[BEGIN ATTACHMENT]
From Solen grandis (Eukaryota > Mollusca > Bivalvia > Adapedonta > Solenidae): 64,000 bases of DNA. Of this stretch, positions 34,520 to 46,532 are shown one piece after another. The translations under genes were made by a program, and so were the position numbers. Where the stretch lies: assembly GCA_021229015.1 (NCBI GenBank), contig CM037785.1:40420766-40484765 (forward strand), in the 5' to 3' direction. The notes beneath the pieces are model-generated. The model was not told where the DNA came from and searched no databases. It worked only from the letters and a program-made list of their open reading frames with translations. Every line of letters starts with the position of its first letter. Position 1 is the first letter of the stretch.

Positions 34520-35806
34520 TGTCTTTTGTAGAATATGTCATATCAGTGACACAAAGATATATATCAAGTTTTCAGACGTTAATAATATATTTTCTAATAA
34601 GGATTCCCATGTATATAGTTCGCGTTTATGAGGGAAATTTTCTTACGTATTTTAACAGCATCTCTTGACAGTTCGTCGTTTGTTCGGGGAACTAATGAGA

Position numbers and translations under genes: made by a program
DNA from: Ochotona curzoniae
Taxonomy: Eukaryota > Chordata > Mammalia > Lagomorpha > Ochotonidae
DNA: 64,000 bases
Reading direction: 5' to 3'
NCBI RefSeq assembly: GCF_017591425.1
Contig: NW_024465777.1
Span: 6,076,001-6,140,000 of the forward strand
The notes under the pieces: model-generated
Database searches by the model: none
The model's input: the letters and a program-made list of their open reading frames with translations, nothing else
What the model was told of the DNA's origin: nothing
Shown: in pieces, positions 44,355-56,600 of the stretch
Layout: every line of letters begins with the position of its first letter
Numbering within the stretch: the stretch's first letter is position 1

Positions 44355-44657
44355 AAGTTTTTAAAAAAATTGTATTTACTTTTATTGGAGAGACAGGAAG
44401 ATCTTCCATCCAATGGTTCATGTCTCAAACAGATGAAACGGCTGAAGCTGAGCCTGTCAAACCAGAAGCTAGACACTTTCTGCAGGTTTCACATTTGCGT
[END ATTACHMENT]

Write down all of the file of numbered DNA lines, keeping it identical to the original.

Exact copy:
From Solen grandis (Eukaryota > Mollusca > Bivalvia > Adapedonta > Solenidae): 64,000 bases of DNA. Of this stretch, positions 34,520 to 46,532 are shown one piece after another. The translations under genes were made by a program, and so were the position numbers. Where the stretch lies: assembly GCA_021229015.1 (NCBI GenBank), contig CM037785.1:40420766-40484765 (forward strand), in the 5' to 3' direction. The notes beneath the pieces are model-generated. The model was not told where the DNA came from and searched no databases. It worked only from the letters and a program-made list of their open reading frames with translations. Every line of letters starts with the position of its first letter. Position 1 is the first letter of the stretch.

Positions 34520-35806
34520 TGTCTTTTGTAGAATATGTCATATCAGTGACACAAAGATATATATCAAGTTTTCAGACGTTAATAATATATTTTCTAATAA
34601 GGATTCCCATGTATATAGTTCGCGTTTATGAGGGAAATTTTCTTACGTATTTTAACAGCATCTCTTGACAGTTCGTCGTTTGTTCGGGGAACTAATGAGA

Position numbers and translations under genes: made by a program
DNA from: Ochotona curzoniae
Taxonomy: Eukaryota > Chordata > Mammalia > Lagomorpha > Ochotonidae
DNA: 64,000 bases
Reading direction: 5' to 3'
NCBI RefSeq assembly: GCF_017591425.1
Contig: NW_024465777.1
Span: 6,076,001-6,140,000 of the forward strand
The notes under the pieces: model-generated
Database searches by the model: none
The model's input: the letters and a program-made list of their open reading frames with translations, nothing else
What the model was told of the DNA's origin: nothing
Shown: in pieces, positions 44,355-56,600 of the stretch
Layout: every line of letters begins with the position of its first letter
Numbering within the stretch: the stretch's first letter is position 1

Positions 44355-44657
44355 AAGTTTTTAAAAAAATTGTATTTACTTTTATTGGAGAGACAGGAAG
44401 ATCTTCCATCCAATGGTTCATGTCTCAAACAGATGAAACGGCTGAAGCTGAGCCTGTCAAACCAGAAGCTAGACACTTTCTGCAGGTTTCACATTTGCGT